How I Invest My Money is a personal finance book rather than an investment book. It is a collection of personal stories of financial experts. The editors hope that the readers could learn from this book and feel more confident in managing own money. I found this book being recommended in an investment blog and would like to see if my guess of their using mostly low-cost investment vehicles is true or not.
Joshua Brown is an American author, columnist, blogger (The Reformed Broker), commentator on CNBC, and CEO of New York City-based Ritholtz Wealth Management. He is also a contributing columnist to Yahoo! Finance, Business Insider, and serves on the board of advisors for Brightscope and Upside.
Brian Portnoy is the founder of Shaping Wealth, a financial wellness platform. He has served as keynote speaker, seminar leader, and coach to thousands of investors on topics ranging from portfolio strategy to the connection between money and happiness. For more than 20 years, he has worked in the hedge fund and mutual fund industries as portfolio manager and educator.
They are both editors and authors of their own chapter in this book.
How I Invest My Money consists of an introduction, 24 chapters, and a conclusion.
Each chapter corresponds to a person. These people are Morgan Housel, Christine Benz, Brian Portnoy, Joshua Brown, Bob Seawright, Carolyn MaClanahan, Tyrone Ross, Nina O’Neal, Debbie Freeman, Shirl Penney, Ted Seides, Ashby Daniels, Blair duQuesnay, Leighann Miko, Perth Tolle, Joshua Rogers, Jenny Harrington, Micheal Underhill, Dan Egan, Howard Lindzon, Ryan Krueger, Lazetta Rainey Braxton, Marguerita Cheng, and Alex Chalekian.
In How I Invest My Money, the editors asked some friends and colleagues about what they do with their own money and why. The why is important because the reasons behind our individual portfolios and investment choices reveal a lot more about us than we might initially think.
As this book contains 24 characters with unique style, I will share some general knowledge before I reveal my favourites.
Money means different things to different people based on their experiences and values. It can serve both chaos and control. The control part is elusive, and playing the odds is about the best we can do. It takes effort and the acceptance of risk to change our circumstances.
It is important to find the purpose of managing our money because it is the foundation of a financial plan. When setting goals, we need to realise that enough from a worldly perspective is an ever moving target, but enough is defined internally, not externally. Remember this advice too: Not only financial investments provide benefits that compound, personal and family investments do too.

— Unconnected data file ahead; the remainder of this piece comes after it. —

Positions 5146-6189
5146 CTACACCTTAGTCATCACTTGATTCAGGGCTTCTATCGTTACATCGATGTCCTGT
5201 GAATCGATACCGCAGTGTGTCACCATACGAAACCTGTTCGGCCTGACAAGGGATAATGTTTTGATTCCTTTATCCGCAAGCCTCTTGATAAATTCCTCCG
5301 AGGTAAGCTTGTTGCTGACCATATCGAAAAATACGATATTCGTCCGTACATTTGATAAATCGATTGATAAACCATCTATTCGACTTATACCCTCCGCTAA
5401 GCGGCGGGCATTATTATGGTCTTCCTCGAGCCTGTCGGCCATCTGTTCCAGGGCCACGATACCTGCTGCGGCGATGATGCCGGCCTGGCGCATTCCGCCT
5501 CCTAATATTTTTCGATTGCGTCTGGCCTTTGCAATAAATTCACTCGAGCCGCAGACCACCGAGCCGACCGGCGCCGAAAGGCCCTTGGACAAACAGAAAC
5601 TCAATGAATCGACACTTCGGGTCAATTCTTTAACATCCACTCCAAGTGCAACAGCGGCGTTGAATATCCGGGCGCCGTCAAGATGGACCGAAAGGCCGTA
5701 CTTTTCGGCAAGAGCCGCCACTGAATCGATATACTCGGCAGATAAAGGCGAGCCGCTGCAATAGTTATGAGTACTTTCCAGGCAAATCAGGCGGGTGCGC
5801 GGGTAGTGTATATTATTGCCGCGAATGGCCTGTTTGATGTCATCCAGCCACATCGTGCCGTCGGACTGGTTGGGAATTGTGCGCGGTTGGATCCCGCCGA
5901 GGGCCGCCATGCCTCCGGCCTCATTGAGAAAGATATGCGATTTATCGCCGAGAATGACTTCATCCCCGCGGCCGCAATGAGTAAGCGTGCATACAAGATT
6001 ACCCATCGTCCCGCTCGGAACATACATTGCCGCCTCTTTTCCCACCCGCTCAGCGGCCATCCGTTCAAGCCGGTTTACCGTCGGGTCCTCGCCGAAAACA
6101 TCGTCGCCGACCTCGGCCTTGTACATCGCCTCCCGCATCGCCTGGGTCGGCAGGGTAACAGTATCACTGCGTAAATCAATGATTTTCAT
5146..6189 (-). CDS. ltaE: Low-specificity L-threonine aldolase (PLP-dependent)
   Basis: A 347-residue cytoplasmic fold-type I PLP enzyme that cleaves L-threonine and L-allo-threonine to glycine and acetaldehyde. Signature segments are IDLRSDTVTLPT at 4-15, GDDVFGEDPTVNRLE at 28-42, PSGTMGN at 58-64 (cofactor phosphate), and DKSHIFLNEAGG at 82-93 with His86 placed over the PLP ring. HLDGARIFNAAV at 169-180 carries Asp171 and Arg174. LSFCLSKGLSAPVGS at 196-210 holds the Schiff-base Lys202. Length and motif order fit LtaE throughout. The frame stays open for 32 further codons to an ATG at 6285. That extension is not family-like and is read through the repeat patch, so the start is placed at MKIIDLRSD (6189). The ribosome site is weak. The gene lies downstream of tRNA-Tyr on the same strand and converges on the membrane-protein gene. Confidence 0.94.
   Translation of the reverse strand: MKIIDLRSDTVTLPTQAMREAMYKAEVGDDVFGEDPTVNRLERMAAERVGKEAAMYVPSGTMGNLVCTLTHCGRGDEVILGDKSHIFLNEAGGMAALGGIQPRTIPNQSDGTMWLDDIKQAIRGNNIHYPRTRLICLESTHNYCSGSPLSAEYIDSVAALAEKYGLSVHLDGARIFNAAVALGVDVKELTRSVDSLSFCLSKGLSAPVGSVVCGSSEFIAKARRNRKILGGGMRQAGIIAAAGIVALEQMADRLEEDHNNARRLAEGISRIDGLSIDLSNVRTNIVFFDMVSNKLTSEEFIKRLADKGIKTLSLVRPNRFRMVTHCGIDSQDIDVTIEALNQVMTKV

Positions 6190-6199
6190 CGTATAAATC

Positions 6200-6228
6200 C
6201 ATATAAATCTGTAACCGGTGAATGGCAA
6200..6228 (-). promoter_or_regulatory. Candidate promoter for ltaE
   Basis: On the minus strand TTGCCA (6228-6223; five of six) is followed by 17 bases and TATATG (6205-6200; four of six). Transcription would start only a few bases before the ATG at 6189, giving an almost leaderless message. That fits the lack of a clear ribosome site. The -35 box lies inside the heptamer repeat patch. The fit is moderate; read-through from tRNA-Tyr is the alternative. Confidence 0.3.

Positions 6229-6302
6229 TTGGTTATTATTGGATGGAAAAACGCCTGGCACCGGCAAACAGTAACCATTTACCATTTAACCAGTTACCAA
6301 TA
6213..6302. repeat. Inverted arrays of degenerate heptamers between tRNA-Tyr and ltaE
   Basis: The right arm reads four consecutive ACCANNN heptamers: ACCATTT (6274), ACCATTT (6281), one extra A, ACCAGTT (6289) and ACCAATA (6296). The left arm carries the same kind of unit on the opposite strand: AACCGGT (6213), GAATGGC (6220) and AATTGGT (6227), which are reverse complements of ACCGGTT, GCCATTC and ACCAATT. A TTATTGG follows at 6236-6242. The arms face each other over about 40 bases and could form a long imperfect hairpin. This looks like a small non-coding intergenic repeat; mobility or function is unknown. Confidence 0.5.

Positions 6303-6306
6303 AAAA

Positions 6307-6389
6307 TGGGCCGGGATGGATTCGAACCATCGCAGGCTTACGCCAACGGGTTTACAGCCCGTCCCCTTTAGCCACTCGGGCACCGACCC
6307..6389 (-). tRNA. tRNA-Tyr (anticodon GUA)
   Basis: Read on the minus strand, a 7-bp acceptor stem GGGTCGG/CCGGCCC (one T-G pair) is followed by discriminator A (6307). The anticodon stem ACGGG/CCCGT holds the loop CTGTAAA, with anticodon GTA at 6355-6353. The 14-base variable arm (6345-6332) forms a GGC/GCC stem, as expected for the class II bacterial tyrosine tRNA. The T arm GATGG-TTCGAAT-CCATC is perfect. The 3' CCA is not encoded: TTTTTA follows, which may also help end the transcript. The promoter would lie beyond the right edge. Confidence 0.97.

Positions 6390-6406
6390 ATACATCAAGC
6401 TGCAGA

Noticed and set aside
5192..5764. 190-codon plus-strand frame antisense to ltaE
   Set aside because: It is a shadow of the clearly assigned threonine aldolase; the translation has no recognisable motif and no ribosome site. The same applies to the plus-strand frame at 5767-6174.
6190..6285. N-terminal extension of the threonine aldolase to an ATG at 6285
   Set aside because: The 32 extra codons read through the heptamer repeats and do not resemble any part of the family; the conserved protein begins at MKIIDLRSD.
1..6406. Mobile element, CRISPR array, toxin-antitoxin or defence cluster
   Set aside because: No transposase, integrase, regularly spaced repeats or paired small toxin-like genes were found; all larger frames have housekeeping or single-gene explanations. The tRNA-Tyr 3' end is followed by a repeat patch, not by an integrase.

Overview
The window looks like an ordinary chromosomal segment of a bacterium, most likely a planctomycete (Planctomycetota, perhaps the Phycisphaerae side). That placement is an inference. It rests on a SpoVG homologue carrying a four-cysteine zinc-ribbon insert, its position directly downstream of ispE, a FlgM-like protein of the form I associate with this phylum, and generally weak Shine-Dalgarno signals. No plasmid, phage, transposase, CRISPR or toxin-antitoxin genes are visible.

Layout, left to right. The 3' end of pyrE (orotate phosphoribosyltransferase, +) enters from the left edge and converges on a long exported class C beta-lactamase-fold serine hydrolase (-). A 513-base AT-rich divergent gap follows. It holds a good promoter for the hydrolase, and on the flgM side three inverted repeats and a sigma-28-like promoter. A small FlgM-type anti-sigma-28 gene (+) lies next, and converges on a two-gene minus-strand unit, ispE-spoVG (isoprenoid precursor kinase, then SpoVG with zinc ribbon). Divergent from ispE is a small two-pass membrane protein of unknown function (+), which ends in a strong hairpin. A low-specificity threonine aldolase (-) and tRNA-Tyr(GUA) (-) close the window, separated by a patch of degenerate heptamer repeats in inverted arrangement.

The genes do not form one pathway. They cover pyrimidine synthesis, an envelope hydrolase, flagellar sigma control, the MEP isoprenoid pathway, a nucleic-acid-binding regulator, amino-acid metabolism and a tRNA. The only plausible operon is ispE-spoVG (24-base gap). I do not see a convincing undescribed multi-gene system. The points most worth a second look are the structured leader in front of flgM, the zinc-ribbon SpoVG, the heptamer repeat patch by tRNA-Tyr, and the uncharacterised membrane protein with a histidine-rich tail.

The summary of strategies in the book can be found in Bob Seawright’s section. These include simplicity; aggressive saving; a balanced lifestyle; diversification; low costs; a sensible asset allocation consistent with one’s goals, risk capacity, and risk tolerance; smart asset location; careful tax/estate planning and management; and a focus on the power of compound interest.
Now I will move on to some figures that I find interesting.
First, it is Morgan Housel. I have read his book, The Psychology of Money, not too long ago and what he shares in this book is similar to what he tells in his book, if not exactly the same.
Brian Portnoy’s strategy seems to be my style but he is a bit too conservative. Ashby Daniels provides a game plan that can be acted on. Jenny Harrington’s dividend investing is what I aspire to implement successfully. Although Ryan Krueger is practising dividend investing, his section is quite inspiring as he shows the importance of personal and family investments.
Most of the experts featured in this book do not employ elaborate and complex investment vehicles. Thus, my hunch is correct. Using low-cost investment vehicles and passive investing are widely applied by these finance experts and we should emulate them too. But it is up to us to decide our own strategy as everyone is different, as shown in this book. Every investor should select a strategy with the highest odds of successfully meeting their goals. When choosing an advisor, find an advisor that know their clients well enough to know what combination of investments will work for each person.
Before I end the review, I would like to share this reminder: Investing is never about putting something somewhere, and hoping for the best.
- Good decisions aren’t always rational. At some point you have to choose between being happy or being “right”.
- Life isn’t always consistent.
- Humans generally lack courage more than genius, and persistence most of all.
- Everyone faces hardship. Some hardships and difficulties are random and out of our control, others are earned by poor choices and poor planning.
- Hope is not a strategy, denial is not a river and cash flow is always king.
Interested in How I Invest My Money?
You may get the book from through the link below*.
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